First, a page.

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The joke called the ombudsman


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GOOD EVENING think about it

 

 

what we who have suffered at the incompetent hand of the ombudsman want is to have our complaint which at times are quite serious investigated independently not just pen pushers at the p.h.s.o writing to the very people who have been the cause of the complaint or there employers ie;practice manager asking them a few questions then believing everything they say and nothing you say.

I told my investigator " do you think I have wasted two years of my life going down the complaints route including the police if it were not true so you are calling me a

liar "

she wrote back saying she did not thing I was not telling the truth but according to the nurse and practice manager there were no suggestions on my medical records that I complained at the time. no I screamed the place down.

 

I think there you've hit the nail on the head, by independant do we need a non-govermental approach?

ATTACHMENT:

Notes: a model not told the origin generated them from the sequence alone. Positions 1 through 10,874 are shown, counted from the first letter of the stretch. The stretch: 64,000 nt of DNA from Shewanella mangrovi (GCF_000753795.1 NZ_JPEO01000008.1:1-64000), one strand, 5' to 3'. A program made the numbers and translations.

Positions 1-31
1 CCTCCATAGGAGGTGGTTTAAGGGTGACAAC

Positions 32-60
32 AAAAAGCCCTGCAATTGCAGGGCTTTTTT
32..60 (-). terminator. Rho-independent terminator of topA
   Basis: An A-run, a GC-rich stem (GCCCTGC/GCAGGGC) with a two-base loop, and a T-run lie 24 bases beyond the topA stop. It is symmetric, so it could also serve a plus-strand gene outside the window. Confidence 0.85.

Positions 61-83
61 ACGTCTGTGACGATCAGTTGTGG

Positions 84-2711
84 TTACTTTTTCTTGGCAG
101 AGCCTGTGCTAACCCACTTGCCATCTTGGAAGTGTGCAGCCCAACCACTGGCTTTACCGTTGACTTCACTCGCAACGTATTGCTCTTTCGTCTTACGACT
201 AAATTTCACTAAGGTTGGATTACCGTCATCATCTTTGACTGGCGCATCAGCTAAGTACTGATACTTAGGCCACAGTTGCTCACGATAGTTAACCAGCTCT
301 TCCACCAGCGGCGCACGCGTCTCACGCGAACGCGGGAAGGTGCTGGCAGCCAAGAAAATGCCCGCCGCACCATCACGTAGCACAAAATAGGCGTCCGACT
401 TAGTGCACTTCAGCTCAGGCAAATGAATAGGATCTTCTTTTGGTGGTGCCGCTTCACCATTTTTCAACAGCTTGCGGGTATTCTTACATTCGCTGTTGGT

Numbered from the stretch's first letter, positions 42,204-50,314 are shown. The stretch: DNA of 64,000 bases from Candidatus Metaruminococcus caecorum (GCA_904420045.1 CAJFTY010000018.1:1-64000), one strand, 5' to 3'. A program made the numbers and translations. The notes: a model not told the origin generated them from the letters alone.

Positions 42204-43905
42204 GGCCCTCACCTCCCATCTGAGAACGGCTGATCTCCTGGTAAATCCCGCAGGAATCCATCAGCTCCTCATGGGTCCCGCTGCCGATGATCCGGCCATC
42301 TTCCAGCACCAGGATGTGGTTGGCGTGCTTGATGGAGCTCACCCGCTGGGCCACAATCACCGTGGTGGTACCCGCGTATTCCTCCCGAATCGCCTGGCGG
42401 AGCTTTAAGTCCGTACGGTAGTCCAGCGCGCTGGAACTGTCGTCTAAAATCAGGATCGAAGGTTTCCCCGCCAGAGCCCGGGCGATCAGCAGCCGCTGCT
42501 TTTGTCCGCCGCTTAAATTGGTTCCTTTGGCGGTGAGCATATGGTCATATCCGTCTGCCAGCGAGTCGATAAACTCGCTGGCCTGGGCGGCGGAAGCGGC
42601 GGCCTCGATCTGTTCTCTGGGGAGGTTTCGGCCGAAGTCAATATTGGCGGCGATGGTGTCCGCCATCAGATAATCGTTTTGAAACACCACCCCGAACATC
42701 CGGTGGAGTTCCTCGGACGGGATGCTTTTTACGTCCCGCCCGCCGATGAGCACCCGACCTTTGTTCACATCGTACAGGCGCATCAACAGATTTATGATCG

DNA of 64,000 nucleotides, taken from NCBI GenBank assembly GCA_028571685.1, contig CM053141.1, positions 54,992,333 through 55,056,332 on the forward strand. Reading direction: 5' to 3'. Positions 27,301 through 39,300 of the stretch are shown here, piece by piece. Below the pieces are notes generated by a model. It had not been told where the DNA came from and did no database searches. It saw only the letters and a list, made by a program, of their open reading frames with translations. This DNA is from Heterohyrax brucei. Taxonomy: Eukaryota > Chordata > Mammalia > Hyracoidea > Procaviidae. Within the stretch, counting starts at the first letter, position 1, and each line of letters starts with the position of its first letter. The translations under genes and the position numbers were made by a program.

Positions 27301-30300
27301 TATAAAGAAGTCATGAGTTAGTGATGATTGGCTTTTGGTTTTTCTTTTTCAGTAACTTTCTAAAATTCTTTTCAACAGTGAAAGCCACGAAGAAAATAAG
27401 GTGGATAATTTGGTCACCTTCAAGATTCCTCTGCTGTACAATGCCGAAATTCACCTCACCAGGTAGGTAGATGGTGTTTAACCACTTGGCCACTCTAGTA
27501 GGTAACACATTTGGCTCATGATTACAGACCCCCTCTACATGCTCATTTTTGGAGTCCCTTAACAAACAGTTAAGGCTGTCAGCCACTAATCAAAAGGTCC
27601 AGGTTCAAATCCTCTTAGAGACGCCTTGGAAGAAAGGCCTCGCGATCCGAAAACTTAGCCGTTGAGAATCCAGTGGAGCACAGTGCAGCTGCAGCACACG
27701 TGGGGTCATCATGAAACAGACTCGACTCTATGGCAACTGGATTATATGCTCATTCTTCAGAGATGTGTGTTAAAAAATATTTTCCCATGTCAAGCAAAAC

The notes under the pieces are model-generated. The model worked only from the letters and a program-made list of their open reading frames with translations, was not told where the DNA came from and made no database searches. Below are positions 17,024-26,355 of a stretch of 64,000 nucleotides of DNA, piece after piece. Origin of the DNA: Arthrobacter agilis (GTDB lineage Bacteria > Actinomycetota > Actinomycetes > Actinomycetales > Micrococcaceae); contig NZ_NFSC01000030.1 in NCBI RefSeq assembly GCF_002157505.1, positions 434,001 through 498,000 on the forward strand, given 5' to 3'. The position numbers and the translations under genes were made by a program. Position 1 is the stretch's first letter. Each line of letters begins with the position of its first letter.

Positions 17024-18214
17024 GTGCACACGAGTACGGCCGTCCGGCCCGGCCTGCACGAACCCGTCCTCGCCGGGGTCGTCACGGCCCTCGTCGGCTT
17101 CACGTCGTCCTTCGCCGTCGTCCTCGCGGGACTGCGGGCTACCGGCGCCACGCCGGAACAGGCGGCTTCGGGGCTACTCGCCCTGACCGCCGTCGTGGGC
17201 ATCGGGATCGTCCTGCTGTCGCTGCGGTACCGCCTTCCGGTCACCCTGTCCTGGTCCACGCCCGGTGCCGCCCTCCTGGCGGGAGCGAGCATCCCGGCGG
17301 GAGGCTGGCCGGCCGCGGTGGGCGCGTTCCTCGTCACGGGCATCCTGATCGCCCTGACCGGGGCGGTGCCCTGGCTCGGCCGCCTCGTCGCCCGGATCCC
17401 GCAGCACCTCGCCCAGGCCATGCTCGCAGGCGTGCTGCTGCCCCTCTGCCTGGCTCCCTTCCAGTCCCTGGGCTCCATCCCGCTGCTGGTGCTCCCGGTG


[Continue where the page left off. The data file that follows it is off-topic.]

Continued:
The challenge in this seems to be that as the PHSO are government funded, they become a government agency and so could be seen as not independant.

 

So, the alternative is perhaps a set up similar to Citizens Advice, a charity who recieves govt. funding but is independant. The issue you then face is that the accountability to the public is degraded as the 'independant charity / body' isn't subject to the same controls from Westminster, particularly in the realms of output / productivity.

 

It gets more challenging still in having specialists working for 'charity wages' and the funds needed to train and retain staff. I can only form judgement from what I've read on here and it's clear that strength of feeling and personal experience is key to people's perception of the PHSO, especially as the one person who did say that their experience was favourable didn't get the best reception...

 

It also comes down to what any investigation is capable of after the fact, unfortunately it seems from what information I have read that you had a very traumatic experience with your practice nurse, however trying to then get details of what happened two years later is always going to be challenging regardless of who conducts the investigation. I've dealt with issues that arose from consultations six months previous and even then I was completely reliant upon notes (recordings if they existed), and the recollection of those involved. So often those are the only things we have to go on and dealing with an issue a long time ago makes that even more challenging. I've no doubt that the events of that day are still crystal clear in your mind, however they're unlikely to be for the practice staff, not because they don't care but because of the sheer number of people we see on a daily basis.